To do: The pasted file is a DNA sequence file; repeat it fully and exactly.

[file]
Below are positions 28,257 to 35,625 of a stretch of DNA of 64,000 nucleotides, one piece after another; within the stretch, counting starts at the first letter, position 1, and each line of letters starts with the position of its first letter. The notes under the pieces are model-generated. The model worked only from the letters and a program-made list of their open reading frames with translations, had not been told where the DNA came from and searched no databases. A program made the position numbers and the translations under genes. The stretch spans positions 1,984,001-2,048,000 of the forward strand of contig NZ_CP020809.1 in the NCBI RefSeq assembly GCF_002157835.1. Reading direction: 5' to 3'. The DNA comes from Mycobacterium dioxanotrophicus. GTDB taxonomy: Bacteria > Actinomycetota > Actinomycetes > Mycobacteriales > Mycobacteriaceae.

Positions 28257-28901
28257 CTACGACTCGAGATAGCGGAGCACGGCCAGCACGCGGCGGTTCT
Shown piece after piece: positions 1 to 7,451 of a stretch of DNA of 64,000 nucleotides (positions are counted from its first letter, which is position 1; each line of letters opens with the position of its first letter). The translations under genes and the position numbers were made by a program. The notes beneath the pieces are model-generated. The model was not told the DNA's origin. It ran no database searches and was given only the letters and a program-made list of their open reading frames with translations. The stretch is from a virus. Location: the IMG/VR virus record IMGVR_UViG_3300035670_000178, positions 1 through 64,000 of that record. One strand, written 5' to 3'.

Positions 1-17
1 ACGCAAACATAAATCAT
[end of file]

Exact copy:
Below are positions 28,257 to 35,625 of a stretch of DNA of 64,000 nucleotides, one piece after another; within the stretch, counting starts at the first letter, position 1, and each line of letters starts with the position of its first letter. The notes under the pieces are model-generated. The model worked only from the letters and a program-made list of their open reading frames with translations, had not been told where the DNA came from and searched no databases. A program made the position numbers and the translations under genes. The stretch spans positions 1,984,001-2,048,000 of the forward strand of contig NZ_CP020809.1 in the NCBI RefSeq assembly GCF_002157835.1. Reading direction: 5' to 3'. The DNA comes from Mycobacterium dioxanotrophicus. GTDB taxonomy: Bacteria > Actinomycetota > Actinomycetes > Mycobacteriales > Mycobacteriaceae.

Positions 28257-28901
28257 CTACGACTCGAGATAGCGGAGCACGGCCAGCACGCGGCGGTTCT
Shown piece after piece: positions 1 to 7,451 of a stretch of DNA of 64,000 nucleotides (positions are counted from its first letter, which is position 1; each line of letters opens with the position of its first letter). The translations under genes and the position numbers were made by a program. The notes beneath the pieces are model-generated. The model was not told the DNA's origin. It ran no database searches and was given only the letters and a program-made list of their open reading frames with translations. The stretch is from a virus. Location: the IMG/VR virus record IMGVR_UViG_3300035670_000178, positions 1 through 64,000 of that record. One strand, written 5' to 3'.

Positions 1-17
1 ACGCAAACATAAATCAT